And the panelists are …
  • Philip Copeman of Pink Software.  He is the custodian of TurboCash, most probably South Africa’s most successful open source software
  • Brain Leke of ThoughtWorks.  Brain is a long time champion of equality of demographics in African software communities.
  • Lorraine Steyn of local startup I’m Bored.  Lor has been in the trenches of helping young developers kick start their careers for over 25 years.

When, where …

  • Date: May 20, 2014
  • Time: 12.30PM to 1.30PM.  It’s deliberately being held over lunch, and it’s a free attendance.
  • Where: 3rd Floor, Bandwidth Barn, Woodstock Exchange
  • Address: 66-68 Albert Road, Woodstock, Cape Town (here’s the map)
  • Cost: Free

Why are we doing this?

… because it is an important for the sustainability of software development as a thriving sector, and this spurs further discussion and action too; and to a much wider audience.

… and because we should care.

James the Shoe Shiner

A few weeks back I was humbled by about 100 graduates.  They attended an event called Level Up hosted by ThoughtWorks in Johannesburg.  I was speaking last and everything that I wanted to say was said by the time I stood up.  So, I went impromptu and spoke about why we change jobs, that a focus on design will see you through in the world of software, and that life is a cycle and we will do well to do the same as is being done to us right now to start our careers.

Then I rushed off to the airport, and the content of my improv talk hit me fully with stark reality.  When the airport is quiet, like it was that Saturday evening, I know that business is bad for the shoe shiners.  Here was James, the only shoe-shiner around.  It was 6.30pm.  He finishes work at 7pm.  I asked him how much short was he of his daily quota.  It was a slow day, he said.  I opted for an expensive shoe shine so that James met his quota.  I know that if James didn’t meet his quota, it is taken off his weekly wages.

James, it turns out, is from the Eastern Cape.  He graduated last year with a Diploma in Electrical Engineering.  He came to Johannesburg to get a job.  It is a tough job market, but he was finally offered a job.  But he couldn’t take it because the job required him to have a driver’s license.  Now he shines shoes to save money to take driving lessons, then he enters the job market again.  That job won’t wait for him.

My talk from half hour before of why we change jobs hit me hard.  In John’s mind, the only thing he needed was an education, and everything will work out.  Then he discovers these hidden constraints.  He changes jobs – temporarily, he hopes.

This moment has lingered with me for weeks and it clarified three things only today.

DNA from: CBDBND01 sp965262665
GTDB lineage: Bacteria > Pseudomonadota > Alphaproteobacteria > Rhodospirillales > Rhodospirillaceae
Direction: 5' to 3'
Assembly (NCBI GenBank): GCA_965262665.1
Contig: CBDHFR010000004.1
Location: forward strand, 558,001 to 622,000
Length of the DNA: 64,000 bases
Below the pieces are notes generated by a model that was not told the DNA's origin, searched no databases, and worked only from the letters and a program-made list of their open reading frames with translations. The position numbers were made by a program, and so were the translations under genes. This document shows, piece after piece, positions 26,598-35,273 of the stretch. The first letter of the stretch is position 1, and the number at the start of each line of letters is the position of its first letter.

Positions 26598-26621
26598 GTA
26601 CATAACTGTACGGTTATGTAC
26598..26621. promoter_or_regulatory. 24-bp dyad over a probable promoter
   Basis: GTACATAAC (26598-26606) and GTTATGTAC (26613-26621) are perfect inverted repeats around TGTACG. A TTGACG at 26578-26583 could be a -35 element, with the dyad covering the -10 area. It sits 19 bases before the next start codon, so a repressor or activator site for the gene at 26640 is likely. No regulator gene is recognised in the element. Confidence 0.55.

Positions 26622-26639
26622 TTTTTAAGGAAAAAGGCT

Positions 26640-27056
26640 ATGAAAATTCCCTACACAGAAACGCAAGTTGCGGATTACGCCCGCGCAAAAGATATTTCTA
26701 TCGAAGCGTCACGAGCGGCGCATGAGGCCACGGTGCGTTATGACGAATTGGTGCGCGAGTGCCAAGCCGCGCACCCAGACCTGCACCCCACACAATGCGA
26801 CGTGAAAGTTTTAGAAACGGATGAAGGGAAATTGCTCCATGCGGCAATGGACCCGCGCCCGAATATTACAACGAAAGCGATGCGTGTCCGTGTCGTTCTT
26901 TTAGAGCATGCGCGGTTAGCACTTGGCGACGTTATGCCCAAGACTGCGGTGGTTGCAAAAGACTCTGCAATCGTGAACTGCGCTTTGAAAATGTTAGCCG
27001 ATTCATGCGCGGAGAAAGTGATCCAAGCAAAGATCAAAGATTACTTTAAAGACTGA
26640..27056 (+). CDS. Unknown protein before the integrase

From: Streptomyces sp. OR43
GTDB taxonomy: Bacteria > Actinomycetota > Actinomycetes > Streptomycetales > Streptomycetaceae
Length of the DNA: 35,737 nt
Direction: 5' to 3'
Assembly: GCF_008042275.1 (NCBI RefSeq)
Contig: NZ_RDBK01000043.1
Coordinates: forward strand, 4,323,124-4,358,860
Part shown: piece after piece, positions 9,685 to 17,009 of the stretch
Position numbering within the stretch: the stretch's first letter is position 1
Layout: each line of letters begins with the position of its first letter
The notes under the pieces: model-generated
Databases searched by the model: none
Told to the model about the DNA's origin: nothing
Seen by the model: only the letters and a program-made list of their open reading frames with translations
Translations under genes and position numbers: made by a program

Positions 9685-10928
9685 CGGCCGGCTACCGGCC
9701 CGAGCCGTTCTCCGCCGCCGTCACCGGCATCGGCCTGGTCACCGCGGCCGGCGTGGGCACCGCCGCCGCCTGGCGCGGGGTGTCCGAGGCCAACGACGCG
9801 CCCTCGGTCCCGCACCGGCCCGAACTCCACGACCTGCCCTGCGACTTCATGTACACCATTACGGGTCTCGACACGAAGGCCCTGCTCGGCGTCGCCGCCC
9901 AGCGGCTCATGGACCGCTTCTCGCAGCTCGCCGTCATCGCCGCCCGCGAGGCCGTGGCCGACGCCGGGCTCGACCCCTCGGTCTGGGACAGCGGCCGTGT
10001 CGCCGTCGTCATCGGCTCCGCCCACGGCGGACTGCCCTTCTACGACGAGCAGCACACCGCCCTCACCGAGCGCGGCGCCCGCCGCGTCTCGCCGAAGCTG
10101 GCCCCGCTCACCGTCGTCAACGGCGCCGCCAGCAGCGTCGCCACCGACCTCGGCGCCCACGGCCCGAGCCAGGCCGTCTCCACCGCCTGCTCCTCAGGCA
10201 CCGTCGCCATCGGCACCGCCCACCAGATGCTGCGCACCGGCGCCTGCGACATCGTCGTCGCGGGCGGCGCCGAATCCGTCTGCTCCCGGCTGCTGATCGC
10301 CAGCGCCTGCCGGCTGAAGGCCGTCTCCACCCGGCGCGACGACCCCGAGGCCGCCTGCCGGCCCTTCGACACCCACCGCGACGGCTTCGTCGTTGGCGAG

• Indignity is imposed, humility is a choice.  To make a person kneel before another to polish shoes is an indignity.  That a person has chosen to polish shoes as the needs to an end is humility.  The work we do is not what defines us.  We define our work.  I have heard several agile coaches telling people that if they are unhappy, then they should change their company or change their company.  Most have changed jobs feeling an indignity that was imposed upon them.  I wonder, though, whether life would have been better when that same “horrible” job was embraced with humility.  I know sometimes we have to flee.  In my life, when I fled too quickly, the real issue was never resolved.  It just surfaced some time later.
  • Living in the promise of the future or the longing for the past is to live in limbo.  The past ends in this moment, and the future starts in this moment too.  We live in the present.  That is part of being truly agile.  Just changing jobs because of something in the past or the lure of the future somewhere else is to lose what we have in the moment.  It is not enough, though, to live in the moment.  To be in the moment demands an awareness.  Adjusting a course based on awareness beats reacting to stimulus.  Reacting to a stimulus puts us into a fight or flight choice.  Adjusting with awareness keeps us in a contemplative place.  Agility is about continuous transitions, each so tiny, that we can’t see the jagged edges over time.
  • Unexpected constraints take us into uncharted places.  James needing a  driver’s license is his unknown constraint.  Now he shines shoes.  We don’t know who he might meet shining shoes that may take his life on a different path.  Similarly, the truly agile team will embrace an unexpected constraint and look for opportunity in the uncharted beyond.  The process religious agile team will try to reject the unexpected constraint, fearful of the great beyond – like anti-bodies fighting a virus.  To be truly agile, we need to just embrace the unexpected as it pops up.  I see many teams attempting agile software development by just tweaking settings on known constraints.  That works for a short time only.  Our  software, after all, is only one requirement away from being hopelessly invalidated.